Leave it to a difficult child to understand...

Discussion in 'General Parenting' started by gcvmom, Dec 18, 2008.

  1. gcvmom

    gcvmom Here we go again!

    another difficult child's problems.

    I was absolutely furious and frustrated beyond belief with difficult child 1 tonight over school issues.

    He lies about homework being finished. (Or he forgets that he hasn't completed it and just assumes it's done and says it's done, or whatever).

    He doesn't ask for help when he doesn't understand an assignment in class. He just doesn't do the assignment.

    He hasn't been getting his teacher signatures in his planner to ensure that he's got all his assignments written down.

    The consequence of his lack of attention and initiative now has him earning two F's and a D+ in three of his four core classes.

    I don't know why, maybe it's my own dysfunctional upbringing, but my instinct with him is to bring the hammer down hard when I am faced with opposition, nasty attitude, disrespect and deceit. At mid-quarter, because of poor grades, difficult child 1 lost of all computer/video game and cell phone privileges until the grades are back up to C level. I thought it was fair. But in hindsight, for a kid who has no social life, who suffers from anxiety and possibly depression, has ADHD and a chronic illness (albeit in fairly good remission), and whose only real interest is in these games, the punishment may have been too severe.

    After difficult child 1 and I exchanged very heated foul-mouthed volleys, and difficult child 1 started making self-harm comments (which I hear more as sign of frustration and defeat than actual suicidal ideation), difficult child 2, true to form as the "middle child" and peace keeper, stepped in and offered his idea for a solution. It was essentially the Do-To-Get program many of you here use. difficult child 1 would get to have his game time restored, but it is directly linked to his obtaining teacher signatures in his planner and completing the day's assignments. Do to Get.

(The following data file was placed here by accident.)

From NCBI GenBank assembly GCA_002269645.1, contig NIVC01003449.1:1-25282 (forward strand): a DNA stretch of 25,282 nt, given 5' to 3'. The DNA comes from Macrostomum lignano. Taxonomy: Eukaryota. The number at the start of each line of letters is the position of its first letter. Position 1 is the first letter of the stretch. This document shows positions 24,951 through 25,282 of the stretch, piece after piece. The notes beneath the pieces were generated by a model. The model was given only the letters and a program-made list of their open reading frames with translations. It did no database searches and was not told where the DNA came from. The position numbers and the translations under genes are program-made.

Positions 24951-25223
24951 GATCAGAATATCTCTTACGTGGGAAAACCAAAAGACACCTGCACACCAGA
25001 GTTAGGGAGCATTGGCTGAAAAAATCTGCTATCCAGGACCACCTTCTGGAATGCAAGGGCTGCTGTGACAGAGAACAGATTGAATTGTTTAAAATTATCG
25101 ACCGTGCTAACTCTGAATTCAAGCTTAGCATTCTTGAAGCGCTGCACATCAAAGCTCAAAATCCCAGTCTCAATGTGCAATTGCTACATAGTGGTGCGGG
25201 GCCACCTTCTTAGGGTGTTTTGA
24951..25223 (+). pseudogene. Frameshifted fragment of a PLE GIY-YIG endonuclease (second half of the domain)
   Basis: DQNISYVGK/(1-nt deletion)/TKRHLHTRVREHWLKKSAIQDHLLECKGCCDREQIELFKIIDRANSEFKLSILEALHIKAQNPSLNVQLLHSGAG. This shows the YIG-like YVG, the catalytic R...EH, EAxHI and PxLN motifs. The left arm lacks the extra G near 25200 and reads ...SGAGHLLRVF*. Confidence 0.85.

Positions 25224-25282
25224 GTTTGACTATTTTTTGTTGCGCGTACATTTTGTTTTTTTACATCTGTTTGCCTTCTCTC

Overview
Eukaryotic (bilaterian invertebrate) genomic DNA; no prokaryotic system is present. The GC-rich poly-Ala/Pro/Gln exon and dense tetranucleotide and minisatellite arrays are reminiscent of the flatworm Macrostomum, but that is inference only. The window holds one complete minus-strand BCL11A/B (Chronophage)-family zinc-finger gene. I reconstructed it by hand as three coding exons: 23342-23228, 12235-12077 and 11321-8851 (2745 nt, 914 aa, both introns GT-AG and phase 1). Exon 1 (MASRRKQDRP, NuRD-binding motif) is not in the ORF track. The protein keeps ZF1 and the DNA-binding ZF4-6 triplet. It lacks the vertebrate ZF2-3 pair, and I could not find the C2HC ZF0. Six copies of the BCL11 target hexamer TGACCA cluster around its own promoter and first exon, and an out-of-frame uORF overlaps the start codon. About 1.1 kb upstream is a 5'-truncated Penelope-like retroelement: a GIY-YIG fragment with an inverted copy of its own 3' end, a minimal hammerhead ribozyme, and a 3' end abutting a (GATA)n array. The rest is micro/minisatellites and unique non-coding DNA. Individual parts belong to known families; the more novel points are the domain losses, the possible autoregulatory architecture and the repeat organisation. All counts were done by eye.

So I have been humbled. By a 12yo no less. And after I calmed down, I went into difficult child 1's room and sat with him to help him finish his history homework. He seems to be feeling more upbeat and hopeful knowing that he has a chance of enjoying his favorite activity again soon. And I know that it's difficult child 2's carrot (versus my stick) that deserves credit.
     
  2. Andy

    Andy Active Member

    You have taught difficult child 2 well the lesson you forgot in that moment. Good for him to figure out a way to remind you!
     
  3. klmno

    klmno Active Member

    LOL!! Well, I think you did well- and it probably has a lot more to do with the kids being close in age and understanding each other from that respect. I think you did great because you were willing to "problem solve" and keep the objective in mind instead of swing a rod for the sake of proving authority- that's the difference in the dysfunctional family, I think. So don't be too hard on yourself. The issues you are describing could have come straight from my living room! A boy this age wanting to avoid homework, having a little depression or at least lack of motivation, but being manageable on some kind of difficult child level. Yep- sounds typical to me!!
     
  4. Wiped Out

    Wiped Out Well-Known Member Staff Member

    I agree with Andy-you have done a good job that difficult child 2 would come up with this. Very easy for us to forget things in the heat of the moment!
     
  5. gcvmom

    gcvmom Here we go again!

    Thank you :) At least one of my kids pays attention to me, even if I don't listen to my self!

    I emailed one of difficult child 1's teachers today to find out if he'd come by to talk about some missing assignments. I explained about his anxiety, his ADHD, his feeling overwhelmed by disruptive kids in the class, the tears, etc.

    She was very kind and very understanding. He will be able to work on the assignments over the break and we can email them to her since she may not be back right away due to jury duty.

    I'm really going to have to make sure that his class placement for highschool next year is carefully considered with regard to class size, homework level, etc. And I'm going to go forward with a neuropsychologist evaluation so that we can add a bit more weight to the accommodations in his 504, or maybe even see if he can qualify for an IEP.
     
  6. Jena

    Jena New Member

    That really is cool, that he jumped in and offered a solution, and even more so that you were open to it and will be implementing it.

    I agree with Andy as well. That was a good story to share with-us, thanks.

    Im glad that the teacher was willing to work with you as well. That's a good idea with the high school placement thing, also getting the neuro psychiatric to add more to it and hopefully obtain the iep for him. Sheesh hearing you say that made me think of the middle school transition that we'll have coming up. scary.
     
  7. TerryJ2

    TerryJ2 Well-Known Member

    Very good!!! That is so neat.
    Boy, did that look familiar, reading your note ... the papers not turned in, unfinished work, not getting the teacher's signature.
    Sigh.
    These kids have no idea how much we sweat it out over their school issues.
     
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